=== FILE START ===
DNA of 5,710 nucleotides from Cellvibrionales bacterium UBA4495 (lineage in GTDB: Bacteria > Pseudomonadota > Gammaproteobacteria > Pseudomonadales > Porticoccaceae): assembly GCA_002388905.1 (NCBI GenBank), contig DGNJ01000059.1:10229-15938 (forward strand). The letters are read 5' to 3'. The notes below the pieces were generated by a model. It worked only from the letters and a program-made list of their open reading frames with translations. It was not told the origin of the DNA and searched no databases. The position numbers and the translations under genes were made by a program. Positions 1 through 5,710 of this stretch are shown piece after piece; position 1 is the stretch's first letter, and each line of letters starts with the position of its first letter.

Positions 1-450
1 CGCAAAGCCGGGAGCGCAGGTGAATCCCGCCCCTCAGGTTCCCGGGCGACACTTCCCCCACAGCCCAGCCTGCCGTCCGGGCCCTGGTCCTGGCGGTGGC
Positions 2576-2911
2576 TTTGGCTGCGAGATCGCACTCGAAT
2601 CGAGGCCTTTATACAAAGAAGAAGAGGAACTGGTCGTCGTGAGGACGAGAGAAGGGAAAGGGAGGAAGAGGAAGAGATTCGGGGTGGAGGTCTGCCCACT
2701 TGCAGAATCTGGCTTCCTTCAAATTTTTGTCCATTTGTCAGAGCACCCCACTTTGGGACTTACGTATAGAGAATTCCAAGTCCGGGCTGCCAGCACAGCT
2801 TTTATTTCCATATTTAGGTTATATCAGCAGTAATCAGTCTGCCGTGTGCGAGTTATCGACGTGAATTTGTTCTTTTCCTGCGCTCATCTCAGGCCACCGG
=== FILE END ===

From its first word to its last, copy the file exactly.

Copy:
DNA of 5,710 nucleotides from Cellvibrionales bacterium UBA4495 (lineage in GTDB: Bacteria > Pseudomonadota > Gammaproteobacteria > Pseudomonadales > Porticoccaceae): assembly GCA_002388905.1 (NCBI GenBank), contig DGNJ01000059.1:10229-15938 (forward strand). The letters are read 5' to 3'. The notes below the pieces were generated by a model. It worked only from the letters and a program-made list of their open reading frames with translations. It was not told the origin of the DNA and searched no databases. The position numbers and the translations under genes were made by a program. Positions 1 through 5,710 of this stretch are shown piece after piece; position 1 is the stretch's first letter, and each line of letters starts with the position of its first letter.

Positions 1-450
1 CGCAAAGCCGGGAGCGCAGGTGAATCCCGCCCCTCAGGTTCCCGGGCGACACTTCCCCCACAGCCCAGCCTGCCGTCCGGGCCCTGGTCCTGGCGGTGGC
Positions 2576-2911
2576 TTTGGCTGCGAGATCGCACTCGAAT
2601 CGAGGCCTTTATACAAAGAAGAAGAGGAACTGGTCGTCGTGAGGACGAGAGAAGGGAAAGGGAGGAAGAGGAAGAGATTCGGGGTGGAGGTCTGCCCACT
2701 TGCAGAATCTGGCTTCCTTCAAATTTTTGTCCATTTGTCAGAGCACCCCACTTTGGGACTTACGTATAGAGAATTCCAAGTCCGGGCTGCCAGCACAGCT
2801 TTTATTTCCATATTTAGGTTATATCAGCAGTAATCAGTCTGCCGTGTGCGAGTTATCGACGTGAATTTGTTCTTTTCCTGCGCTCATCTCAGGCCACCGG